“VIII. Augustine’s eighth question: May an expectant mother be baptized? How soon after childbirth may she enter church? And how soon after birth may a child be baptized if in danger of death? How soon after child-birth may a husband have relations with his wife? And may a woman properly enter church a the time of menstruation? And may she receive Communion at these times? And may a man enter church after relations with his wife before he has washed? Or receive the sacred mystery of Communion? These uncouth English people require guidance on all these matters.” (pg. 76-77)

The last statement in this block quote has several amusing implications. Personally, I’ve interpreted Augustine’s comment about the “uncouth” English in two ways.

My first interpretation is that people keep asking Augustine questions about topics he’s incredibly shy about and he doesn’t know how to answer them properly. But they keep asking him and he’s panicking because he doesn’t want to talk about sinful things, but he has to because he’s the bishop. Another way we can interpret the last sentence is that Augustine has gotten himself all worked up about these matters to the point he’s freaking out, but he doesn’t want to admit to the pope that he’s curious about these very sinful things, so he blames his curiosity on other people.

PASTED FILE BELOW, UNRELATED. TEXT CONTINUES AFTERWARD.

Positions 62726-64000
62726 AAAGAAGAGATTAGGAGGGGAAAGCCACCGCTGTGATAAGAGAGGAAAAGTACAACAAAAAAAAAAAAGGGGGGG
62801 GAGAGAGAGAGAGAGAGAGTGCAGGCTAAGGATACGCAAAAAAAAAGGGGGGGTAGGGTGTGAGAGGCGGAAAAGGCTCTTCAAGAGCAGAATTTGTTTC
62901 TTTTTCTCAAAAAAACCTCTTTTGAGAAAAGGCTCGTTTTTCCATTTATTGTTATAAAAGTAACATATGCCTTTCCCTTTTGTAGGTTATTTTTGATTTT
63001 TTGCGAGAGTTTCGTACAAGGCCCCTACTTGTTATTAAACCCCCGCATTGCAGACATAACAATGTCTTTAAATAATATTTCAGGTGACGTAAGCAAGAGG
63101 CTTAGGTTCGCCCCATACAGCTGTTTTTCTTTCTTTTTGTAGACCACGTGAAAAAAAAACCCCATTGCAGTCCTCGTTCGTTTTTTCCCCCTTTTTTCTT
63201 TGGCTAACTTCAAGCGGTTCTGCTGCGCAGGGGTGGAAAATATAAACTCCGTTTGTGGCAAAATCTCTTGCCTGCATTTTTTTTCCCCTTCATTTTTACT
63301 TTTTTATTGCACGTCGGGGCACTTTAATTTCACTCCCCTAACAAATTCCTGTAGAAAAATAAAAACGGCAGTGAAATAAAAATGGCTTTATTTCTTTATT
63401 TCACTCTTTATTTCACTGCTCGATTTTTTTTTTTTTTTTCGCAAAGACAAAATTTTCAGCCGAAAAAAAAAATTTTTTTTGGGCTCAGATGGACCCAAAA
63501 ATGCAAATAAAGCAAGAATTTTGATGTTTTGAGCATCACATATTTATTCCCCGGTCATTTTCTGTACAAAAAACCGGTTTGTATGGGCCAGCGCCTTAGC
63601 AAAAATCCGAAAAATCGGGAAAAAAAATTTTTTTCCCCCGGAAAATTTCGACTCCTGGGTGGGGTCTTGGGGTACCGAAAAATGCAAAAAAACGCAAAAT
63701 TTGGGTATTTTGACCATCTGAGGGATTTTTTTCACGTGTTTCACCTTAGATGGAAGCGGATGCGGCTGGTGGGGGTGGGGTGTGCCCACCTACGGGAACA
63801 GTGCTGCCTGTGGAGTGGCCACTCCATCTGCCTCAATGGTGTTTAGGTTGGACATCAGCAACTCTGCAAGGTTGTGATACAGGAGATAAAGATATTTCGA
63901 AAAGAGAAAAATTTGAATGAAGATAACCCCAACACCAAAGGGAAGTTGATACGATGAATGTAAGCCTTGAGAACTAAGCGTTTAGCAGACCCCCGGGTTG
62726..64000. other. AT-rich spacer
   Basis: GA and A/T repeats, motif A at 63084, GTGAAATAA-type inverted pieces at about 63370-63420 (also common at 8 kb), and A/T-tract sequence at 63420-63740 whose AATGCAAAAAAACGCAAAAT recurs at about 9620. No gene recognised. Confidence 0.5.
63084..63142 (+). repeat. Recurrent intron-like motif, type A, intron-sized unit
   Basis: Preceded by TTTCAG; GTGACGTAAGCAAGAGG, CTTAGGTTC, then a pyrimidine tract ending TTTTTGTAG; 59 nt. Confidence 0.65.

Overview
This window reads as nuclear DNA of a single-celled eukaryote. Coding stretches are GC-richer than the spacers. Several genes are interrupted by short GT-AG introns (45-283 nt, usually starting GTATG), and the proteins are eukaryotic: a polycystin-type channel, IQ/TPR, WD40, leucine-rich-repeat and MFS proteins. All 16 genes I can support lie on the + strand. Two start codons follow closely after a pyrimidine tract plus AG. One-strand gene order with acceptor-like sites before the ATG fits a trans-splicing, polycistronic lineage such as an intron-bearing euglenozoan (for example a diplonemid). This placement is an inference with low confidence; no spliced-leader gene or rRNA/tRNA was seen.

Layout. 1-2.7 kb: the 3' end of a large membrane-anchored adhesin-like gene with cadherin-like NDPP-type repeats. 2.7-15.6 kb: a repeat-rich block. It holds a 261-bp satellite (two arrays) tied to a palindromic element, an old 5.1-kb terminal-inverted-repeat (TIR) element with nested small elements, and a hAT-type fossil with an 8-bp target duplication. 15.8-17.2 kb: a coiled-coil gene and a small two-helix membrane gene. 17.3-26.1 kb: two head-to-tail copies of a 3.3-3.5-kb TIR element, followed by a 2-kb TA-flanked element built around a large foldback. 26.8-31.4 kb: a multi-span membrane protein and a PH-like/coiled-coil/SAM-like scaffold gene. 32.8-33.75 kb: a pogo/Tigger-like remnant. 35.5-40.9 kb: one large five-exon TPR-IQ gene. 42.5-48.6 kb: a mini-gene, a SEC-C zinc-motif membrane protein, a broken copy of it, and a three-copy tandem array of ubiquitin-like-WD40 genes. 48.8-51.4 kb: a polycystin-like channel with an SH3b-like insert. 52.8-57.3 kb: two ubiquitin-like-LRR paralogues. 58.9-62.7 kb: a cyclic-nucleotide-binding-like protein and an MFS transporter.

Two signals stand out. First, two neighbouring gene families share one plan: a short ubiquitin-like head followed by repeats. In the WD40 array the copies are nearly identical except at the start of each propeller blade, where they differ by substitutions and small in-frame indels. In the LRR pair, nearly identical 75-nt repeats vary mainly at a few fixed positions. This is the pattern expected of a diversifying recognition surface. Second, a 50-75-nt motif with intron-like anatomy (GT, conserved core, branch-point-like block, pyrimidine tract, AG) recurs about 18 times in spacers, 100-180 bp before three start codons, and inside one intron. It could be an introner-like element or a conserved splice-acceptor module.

Either way, these aren’t the questions of someone who knows what to do. These are the questions of someone who is very embarrassed and panicking.

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After The Birth of Philip II of France | Source: Wikipedia

As always, Gregory replies to Augustine. However, when I was reading Gregory’s reply, I could sense some annoyance in the pope:

“I have no doubt, my brother, that questions such as these have arisen, and I think I have already answered you; but doubtless you desire my support for your statements and rulings.” (pg. 77)